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Hidden Gems in Mexico You Have to Check Out

Even though most people head to destinations like Tulum, Cancun, and Los Cabos, Mexico is a humongous country with a lot more to offer visitors.

Whether you’re on the lookout for a beach holiday, a trip spent gorging on authentic street food or exploring small colorful towns, Mexico has a little something for everyone.

There are a thousand plus one hidden gems in Mexico, so I decided to put together a round-up of lesser-visited destinations in the country I’m proud to call my birthplace and home.

What Are the Best Hidden Gems in Mexico?

The best part about these destinations is that they’re not entirely off the beaten track and only accessible to super intrepid travelers (although I’ll be writing a post on those places as well!).

In fact, they’re easy to visit even for first-time or solo travelers in the sense that there is enough infrastructure for visitors to have a great time, but they’re also much less visited than other major destinations in Mexico.

You can also find organized group tours to Mexico that follow such interesting and a bit out-of-the-usual-path itineraries. If you feel it’s easier to have someone else plan the trip for you and you only need to enjoy it, then a group tour is always a good option. 

Hidden Gems in Mexico You Can’t Miss:

Creel, Chihuahua

Creel is a small pueblo magico in the Northern State of Chihuahua that is also the gateway to the Tarahumara Sierra and Mexico’s Copper Canyon.

While the village is pretty tiny, it has so many incredible things to see and do, especially if you’re into indigenous cultures and otherwordly-looking landscapes.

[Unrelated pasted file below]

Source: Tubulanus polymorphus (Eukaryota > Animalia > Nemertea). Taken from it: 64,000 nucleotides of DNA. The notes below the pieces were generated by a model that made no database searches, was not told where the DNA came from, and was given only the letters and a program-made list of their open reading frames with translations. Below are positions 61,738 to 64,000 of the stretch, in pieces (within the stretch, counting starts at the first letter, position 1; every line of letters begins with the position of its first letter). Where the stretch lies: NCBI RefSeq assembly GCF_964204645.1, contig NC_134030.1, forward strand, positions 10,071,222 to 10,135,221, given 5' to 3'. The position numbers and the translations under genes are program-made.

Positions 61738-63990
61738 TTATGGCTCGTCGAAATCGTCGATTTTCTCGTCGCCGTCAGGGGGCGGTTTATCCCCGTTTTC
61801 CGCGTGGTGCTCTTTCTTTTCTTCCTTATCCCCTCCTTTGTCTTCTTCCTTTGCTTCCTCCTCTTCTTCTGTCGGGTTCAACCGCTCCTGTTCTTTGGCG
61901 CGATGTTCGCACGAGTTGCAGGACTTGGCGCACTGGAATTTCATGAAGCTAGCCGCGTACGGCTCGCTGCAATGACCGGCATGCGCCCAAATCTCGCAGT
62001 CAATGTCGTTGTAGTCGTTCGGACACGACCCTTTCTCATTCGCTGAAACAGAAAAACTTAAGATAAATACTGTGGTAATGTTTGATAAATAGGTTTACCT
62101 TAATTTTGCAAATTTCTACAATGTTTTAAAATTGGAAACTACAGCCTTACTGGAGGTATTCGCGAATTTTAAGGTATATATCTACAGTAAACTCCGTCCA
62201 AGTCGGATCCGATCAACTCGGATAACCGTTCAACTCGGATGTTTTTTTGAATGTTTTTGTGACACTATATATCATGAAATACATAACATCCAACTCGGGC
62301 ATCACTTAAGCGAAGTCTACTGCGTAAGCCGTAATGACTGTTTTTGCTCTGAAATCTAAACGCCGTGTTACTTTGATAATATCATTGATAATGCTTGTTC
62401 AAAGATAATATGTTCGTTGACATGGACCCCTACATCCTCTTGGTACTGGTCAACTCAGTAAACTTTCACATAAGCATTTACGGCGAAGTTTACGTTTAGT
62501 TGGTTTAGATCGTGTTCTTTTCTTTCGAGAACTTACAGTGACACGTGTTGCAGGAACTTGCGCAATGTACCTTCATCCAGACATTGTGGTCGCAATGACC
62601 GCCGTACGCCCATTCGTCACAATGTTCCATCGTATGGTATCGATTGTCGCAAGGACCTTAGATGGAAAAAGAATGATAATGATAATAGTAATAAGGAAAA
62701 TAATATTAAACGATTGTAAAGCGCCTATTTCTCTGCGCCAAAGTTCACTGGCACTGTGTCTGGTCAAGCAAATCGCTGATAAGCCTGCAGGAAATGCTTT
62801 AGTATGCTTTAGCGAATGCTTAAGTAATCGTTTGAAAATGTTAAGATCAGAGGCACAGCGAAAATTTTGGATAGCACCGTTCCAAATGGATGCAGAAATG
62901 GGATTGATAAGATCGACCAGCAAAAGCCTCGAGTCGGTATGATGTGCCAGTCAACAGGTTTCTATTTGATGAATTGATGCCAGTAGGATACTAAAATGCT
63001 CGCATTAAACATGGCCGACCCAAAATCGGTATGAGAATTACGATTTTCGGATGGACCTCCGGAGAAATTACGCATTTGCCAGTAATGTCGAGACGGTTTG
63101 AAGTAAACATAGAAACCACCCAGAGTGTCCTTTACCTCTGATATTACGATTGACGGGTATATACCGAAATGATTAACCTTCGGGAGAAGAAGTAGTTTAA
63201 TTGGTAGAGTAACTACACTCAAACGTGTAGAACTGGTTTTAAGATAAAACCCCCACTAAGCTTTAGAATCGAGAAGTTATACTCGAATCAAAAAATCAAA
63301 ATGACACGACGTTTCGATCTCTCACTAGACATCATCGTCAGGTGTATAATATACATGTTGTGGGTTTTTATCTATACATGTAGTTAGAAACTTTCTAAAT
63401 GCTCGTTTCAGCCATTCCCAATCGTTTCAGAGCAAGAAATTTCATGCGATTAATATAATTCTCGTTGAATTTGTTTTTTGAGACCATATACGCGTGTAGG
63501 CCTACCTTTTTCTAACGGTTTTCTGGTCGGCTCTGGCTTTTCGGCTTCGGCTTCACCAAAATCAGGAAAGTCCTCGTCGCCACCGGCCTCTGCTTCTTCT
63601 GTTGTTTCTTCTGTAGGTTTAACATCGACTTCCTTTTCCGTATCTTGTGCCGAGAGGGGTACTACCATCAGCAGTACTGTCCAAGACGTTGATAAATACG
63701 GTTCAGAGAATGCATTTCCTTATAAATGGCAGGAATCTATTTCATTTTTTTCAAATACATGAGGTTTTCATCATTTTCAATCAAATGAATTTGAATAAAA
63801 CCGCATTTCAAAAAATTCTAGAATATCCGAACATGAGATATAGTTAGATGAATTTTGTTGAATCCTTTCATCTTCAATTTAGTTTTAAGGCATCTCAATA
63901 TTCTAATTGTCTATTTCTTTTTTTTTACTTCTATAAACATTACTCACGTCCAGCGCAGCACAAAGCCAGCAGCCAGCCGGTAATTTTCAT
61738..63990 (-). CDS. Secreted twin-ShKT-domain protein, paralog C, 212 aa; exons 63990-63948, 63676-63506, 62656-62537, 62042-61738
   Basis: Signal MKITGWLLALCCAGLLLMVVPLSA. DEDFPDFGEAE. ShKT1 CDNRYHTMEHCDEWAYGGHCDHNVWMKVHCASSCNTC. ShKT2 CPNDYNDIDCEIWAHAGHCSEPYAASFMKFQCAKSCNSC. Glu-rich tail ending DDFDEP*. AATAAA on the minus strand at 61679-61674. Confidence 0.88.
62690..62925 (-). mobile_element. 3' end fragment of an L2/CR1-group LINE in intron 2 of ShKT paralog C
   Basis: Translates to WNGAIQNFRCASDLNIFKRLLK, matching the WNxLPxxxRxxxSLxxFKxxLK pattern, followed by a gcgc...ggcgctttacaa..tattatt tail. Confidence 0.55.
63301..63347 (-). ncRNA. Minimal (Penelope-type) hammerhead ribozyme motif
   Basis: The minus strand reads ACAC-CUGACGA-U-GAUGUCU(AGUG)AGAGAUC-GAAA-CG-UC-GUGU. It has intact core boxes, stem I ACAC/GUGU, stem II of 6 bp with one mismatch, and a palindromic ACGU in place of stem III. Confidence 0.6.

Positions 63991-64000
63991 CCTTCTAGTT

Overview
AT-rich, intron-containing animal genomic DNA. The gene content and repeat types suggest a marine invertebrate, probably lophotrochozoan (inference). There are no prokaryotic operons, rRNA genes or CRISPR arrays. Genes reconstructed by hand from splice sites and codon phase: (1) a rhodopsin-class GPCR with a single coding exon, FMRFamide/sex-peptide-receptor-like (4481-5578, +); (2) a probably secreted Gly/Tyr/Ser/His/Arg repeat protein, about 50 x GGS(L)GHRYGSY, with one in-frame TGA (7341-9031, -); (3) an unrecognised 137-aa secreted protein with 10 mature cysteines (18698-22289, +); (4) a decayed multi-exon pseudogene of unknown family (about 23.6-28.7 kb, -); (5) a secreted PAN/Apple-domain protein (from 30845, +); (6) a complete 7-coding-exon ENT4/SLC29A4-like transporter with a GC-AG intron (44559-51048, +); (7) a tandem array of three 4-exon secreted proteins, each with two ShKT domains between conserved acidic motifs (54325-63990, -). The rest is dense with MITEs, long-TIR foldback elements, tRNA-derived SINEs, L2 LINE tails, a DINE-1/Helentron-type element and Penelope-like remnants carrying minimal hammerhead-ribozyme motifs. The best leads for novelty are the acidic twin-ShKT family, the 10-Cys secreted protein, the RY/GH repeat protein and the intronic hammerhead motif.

While here, you’ll get to dive deep into Raramuri culture and explore beautiful landscapes like the Valley of the Monks filled with whacky rock formations and the Valley of the Mushrooms, which has rocks shaped like gigantic mushrooms!

Read my guide to Creel, Chihuahua here.

El Chepe

El Chepe is not a destination per se, but rather a journey!

El Chepe is a luxury train that traverses a huge chunk of Northern Mexico from Creel, Chihuahua all the way to Los Mochis, Sinaloa.

Along the way, you’ll get to make stops along incredible destinations and villages that are considered hidden gems in Mexico for foreigners. Must-do stops include the village of Batopilas for colorful houses, Cerocahui for vineyards, and Copper Canyon for outdoor adventures in a canyon that is four times the size of the Grand Canyon!

Guanajuato City

Instagrammable Guanajuato City, Mexico is considered one of the most colorful, picturesque and beautiful cities in the entire country.

Guanajuato City is the capital of Guanajuato state, and was once among the biggest mining areas of Mexico. In fact, historic Guanajuato City and its surrounding mines are a UNESCO World Heritage Site. When visiting, take a tour to see the La Valenciana and El Nopal mines.

The city itself is very walkable and one of the best things to do is wander around and find all the hidden gems it has to offer, like the Callejon del Beso (Alley of the Kiss). There are also many beautiful churches, including the iconic yellow Basilica of Our Lady of Guanajuato, and historic buildings like Teatro Juarez and the University of Guanajuato.

Spend some time relaxing in the Jardin de la Union (Union Garden), located just in front of the Templo de San Diego church. There are often musicians playing and vendors selling street food and art at this lively park in the center of town. Then, take the funicular (cable car) up to the Monumento al Pipila for the best views of the city.

For a unique experience, head to the Guanajuato Mummy Museum. This is the most visited of all Guanajuato City’s sites and it has 100 actual mummies inside.

Located in Central Mexico, about four hours by car from Mexico City, and three hours from Guadalajara, Guanajuato makes the perfect weekend getaway. You can also combine it with visits to nearby San Miguel de Allende, Queretero, Peña de Bernal, Dolores Hidalgo, and more, to see even more of the best hidden gems in Mexico.

By Shelley Marmor From Travel Mexico Solo

Mineral de Pozos

Not far from Guanajuato City, you’ll also find another hidden gem in Mexico.

Once a thriving mining town, Mineral de Pozos is what you could call a ghost today after operations ceased decades ago.